During 1991 through 1993, sexually transmitted infections among conscripts in the Royal Thai Army in the upper-northern provinces were common: human immunodeficiency virus (HIV) prevalence at induction was 12%, HIV incidence was 2.4% per year, and incidence of sexually transmitted diseases was 17% per year. We evaluated a behavioral intervention to reduce incident sexually transmitted infections among conscripts inducted into the Thai Army in 1993.
We developed a preventive intervention that addressed consistent condom use, reducing alcohol consumption and brothel patronage, and improving sexual negotiation and condom skills. Companies were assigned to 1 of 3 groups matched on military mission: 450 men were in the intervention group, 681 were in barracks at the same base but did not receive the intervention (diffusion group), and 414 were in distant camps (controls). Baseline HIV serological testing and behavioral interviews were conducted during basic training in 1993. The intervention was applied for 15 months, and men were followed up at 6-month intervals (with repeated HIV serological testing, sexually transmitted disease assessments, and behavioral interviews) through May 1995.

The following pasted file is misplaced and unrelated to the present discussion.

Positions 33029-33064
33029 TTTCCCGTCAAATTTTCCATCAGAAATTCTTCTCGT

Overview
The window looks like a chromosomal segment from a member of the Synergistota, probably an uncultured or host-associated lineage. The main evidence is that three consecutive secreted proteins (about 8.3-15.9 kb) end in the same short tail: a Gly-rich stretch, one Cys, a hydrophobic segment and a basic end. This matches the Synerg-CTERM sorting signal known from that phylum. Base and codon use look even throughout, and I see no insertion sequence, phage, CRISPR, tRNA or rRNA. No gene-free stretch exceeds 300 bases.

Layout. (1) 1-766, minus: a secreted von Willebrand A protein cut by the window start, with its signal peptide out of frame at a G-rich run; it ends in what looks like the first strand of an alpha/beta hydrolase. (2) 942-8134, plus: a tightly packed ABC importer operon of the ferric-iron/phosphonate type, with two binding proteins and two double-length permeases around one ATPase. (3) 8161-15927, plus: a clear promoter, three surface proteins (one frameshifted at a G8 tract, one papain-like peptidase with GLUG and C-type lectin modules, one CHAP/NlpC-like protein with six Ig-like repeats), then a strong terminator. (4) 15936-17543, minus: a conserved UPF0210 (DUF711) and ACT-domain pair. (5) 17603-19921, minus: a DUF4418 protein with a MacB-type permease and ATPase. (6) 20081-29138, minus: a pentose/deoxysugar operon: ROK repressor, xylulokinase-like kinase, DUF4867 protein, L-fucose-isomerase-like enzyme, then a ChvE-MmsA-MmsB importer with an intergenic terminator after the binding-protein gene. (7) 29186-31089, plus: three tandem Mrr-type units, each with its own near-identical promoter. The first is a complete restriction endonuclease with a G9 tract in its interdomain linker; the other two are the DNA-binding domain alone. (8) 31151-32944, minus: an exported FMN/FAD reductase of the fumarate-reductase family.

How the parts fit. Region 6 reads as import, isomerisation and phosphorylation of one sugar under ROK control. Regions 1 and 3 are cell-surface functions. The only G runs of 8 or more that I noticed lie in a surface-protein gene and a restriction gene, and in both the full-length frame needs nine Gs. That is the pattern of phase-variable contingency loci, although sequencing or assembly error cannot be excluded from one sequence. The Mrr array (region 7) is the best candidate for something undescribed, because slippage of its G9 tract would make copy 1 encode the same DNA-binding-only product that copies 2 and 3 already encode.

Incident sexually transmitted diseases were 7 times less frequent among men assigned to the intervention than the combined controls (relative risk, 0.15; 95% confidence interval, 0.04-0.55), after adjusting for baseline risk factors (P<.005). There was no diffusion of the intervention to adjacent barracks. The intervention decreased incident HIV by 50% in the intervention group.
Intensive interventions in structured institutions can successfully reduce risk in settings confronting expanding heterosexual HIV epidemics.